1. Study your individual situation and determine whether refusing is the best decision for your child. Pay particular attention to any existing policies that may use your child’s test scores in decisions regarding placement, promotion, grades, etc. As these policies differ from district to district, and sometimes from school to school, make sure you have the facts about your child’s particular situation. Principals are often the best source of information on this point.
We do not recommend that families refuse in cases where test scores form an essential part of important decisions about grades, placement or promotion, such as in the case of high school End of Course tests or the third-grade End of Grade reading test under the state “Read to Achieve” program.
3. Meet with your child’s principal to explain your decision. It will probably help to explain that you understand that these tests are mandated by the state and federal governments, and that your decision does not reflect dissatisfaction with the school, teachers or district. You might also take a copy of a suggested opt-out code of ethics, which explains best practices for dealing with children whose families choose to refuse tests.
State law requires school personnel to “administer” the tests to every child. There are, however, no state regulations for how to handle a test refusal. How to proceed is usually up to an individual principal. Because test refusal has been rare here in N.C., many principals are not familiar with the concept. It is a difficult spot for a school and a principal to be in, and it make take some time for your principal to familiarize her/himself with the facts about test refusal. Calmness, firmness and patience are all helpful in making the process go as smoothly as possible.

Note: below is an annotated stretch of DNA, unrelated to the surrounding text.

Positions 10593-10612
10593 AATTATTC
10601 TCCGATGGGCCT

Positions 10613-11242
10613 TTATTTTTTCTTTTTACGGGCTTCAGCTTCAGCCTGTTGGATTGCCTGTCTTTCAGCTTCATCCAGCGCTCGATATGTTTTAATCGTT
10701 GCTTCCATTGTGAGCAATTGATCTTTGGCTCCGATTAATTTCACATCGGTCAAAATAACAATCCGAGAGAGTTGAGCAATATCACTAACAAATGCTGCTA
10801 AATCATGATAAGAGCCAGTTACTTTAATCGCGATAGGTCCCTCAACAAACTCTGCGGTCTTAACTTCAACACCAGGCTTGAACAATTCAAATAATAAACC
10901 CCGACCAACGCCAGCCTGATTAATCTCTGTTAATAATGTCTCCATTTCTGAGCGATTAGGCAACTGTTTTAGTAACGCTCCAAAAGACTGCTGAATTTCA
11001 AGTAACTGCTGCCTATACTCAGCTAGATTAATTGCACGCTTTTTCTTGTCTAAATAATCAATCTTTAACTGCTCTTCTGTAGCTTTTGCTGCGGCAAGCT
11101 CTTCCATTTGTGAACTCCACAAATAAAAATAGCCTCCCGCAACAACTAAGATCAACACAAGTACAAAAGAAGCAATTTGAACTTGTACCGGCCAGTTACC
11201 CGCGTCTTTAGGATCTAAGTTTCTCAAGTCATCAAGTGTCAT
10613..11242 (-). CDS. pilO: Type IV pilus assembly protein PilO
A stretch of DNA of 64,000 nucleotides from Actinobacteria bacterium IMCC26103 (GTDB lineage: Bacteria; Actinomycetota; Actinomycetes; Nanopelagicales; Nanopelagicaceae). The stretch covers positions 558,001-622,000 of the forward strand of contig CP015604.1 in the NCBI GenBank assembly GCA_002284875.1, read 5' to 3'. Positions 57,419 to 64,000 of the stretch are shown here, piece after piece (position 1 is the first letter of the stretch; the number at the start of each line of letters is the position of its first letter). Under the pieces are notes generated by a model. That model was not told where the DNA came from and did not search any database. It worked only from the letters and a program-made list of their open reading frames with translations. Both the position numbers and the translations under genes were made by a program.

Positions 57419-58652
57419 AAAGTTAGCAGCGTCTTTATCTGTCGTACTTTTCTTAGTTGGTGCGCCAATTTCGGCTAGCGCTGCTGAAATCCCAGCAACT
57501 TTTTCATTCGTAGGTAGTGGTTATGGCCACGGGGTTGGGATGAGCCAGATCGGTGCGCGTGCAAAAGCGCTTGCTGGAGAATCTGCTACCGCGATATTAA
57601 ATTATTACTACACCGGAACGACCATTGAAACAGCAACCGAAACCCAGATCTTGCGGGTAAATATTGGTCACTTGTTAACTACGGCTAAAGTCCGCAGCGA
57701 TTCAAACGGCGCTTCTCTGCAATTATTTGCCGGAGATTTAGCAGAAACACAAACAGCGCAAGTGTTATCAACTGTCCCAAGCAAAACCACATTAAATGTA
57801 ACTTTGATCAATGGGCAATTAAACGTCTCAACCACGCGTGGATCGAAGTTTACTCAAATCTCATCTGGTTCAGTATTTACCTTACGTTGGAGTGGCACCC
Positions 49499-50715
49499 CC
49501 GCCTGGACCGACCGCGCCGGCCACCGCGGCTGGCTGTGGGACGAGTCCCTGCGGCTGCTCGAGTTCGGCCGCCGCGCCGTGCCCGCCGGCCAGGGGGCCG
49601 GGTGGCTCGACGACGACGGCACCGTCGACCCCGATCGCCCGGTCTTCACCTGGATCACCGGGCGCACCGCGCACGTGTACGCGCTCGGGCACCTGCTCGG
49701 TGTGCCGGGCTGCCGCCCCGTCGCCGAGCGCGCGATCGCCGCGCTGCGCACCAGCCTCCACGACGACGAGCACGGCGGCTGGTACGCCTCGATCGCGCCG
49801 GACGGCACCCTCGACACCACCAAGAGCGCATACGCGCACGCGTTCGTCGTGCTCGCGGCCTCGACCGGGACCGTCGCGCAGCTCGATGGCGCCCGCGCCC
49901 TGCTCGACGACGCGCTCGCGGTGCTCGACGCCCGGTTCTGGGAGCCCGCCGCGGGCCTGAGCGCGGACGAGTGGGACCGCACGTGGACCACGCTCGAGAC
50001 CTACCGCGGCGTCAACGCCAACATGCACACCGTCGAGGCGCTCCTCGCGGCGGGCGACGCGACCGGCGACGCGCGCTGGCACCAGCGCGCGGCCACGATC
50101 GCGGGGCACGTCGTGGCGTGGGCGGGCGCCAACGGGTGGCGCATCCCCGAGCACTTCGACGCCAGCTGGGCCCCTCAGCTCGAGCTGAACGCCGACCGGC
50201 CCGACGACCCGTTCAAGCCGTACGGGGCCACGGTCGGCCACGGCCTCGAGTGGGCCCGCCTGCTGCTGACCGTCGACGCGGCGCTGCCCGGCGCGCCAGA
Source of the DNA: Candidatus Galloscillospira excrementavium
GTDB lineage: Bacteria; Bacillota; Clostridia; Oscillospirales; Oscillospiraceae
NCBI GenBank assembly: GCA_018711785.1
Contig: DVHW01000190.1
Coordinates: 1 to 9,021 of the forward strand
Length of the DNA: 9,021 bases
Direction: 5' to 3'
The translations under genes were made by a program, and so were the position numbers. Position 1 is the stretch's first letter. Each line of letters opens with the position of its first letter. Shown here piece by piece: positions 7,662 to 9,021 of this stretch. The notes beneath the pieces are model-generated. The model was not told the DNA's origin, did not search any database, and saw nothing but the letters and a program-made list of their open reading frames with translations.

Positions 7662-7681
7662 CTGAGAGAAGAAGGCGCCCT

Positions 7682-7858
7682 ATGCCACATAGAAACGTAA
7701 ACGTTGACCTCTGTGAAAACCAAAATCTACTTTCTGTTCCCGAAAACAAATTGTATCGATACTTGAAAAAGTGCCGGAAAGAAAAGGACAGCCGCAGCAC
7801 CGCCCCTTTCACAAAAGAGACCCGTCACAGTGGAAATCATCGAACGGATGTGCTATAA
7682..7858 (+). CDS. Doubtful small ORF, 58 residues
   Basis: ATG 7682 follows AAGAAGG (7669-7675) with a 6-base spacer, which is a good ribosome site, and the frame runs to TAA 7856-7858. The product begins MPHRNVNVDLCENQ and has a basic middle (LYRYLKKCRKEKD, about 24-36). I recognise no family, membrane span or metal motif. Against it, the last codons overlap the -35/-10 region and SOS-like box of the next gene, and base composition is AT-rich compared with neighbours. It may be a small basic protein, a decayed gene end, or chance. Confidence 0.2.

In most situations, the refusal process involves some form of presenting your child with the test and having your child “refuse” to take it. Again, it helps to keep in mind that this is a difficult situation for school personnel because of the state requirement that the school “administer” the tests. If your children are absent on the official testing days, for example, school personnel are required to make every possible effort to test them if they come to school on any days after that. Unless you keep your children out of school from the time that testing starts until the end of school, there needs to be a formal refusal.
The simplest way to handle the situation is to have your child sit at the back of the room during testing or test makeup and read a book rather than opening the test booklet. State regulations permit children to read once they have “completed” a test, although they do not require districts or schools to allow reading.
Another way to handle this, if your principal is in agreement, is to have your child be absent or late on the official testing days (late is as good as absent, because no child can enter a testing session once the other students have started). Then schedule a makeup session that includes only your child. State regulations allow a session to end when every child in a room has finished testing, so if your child is the only child in the room, the testing session can end as soon as she or he refuses.
4. Inform your child’s teachers that your child will not be taking the tests, and explain why.
Families who have refused have found that school administrators react in a variety of ways. Many are deeply frustrated with the tests themselves, and are quite supportive of refusal decisions. Others may be concerned with the effects on their school, and may advise you not to refuse. Still others may attempt to intimidate you into changing your mind, by threatening various consequences.
Generally, families who have stood firm and calmly asserted their right to make this decision for their children have successfully refused without significant consequences. If you do run into problems, please contact us at firstname.lastname@example.org.
For the difference between opting out of tests and refusing them, visit “Opting out” or “refusing”?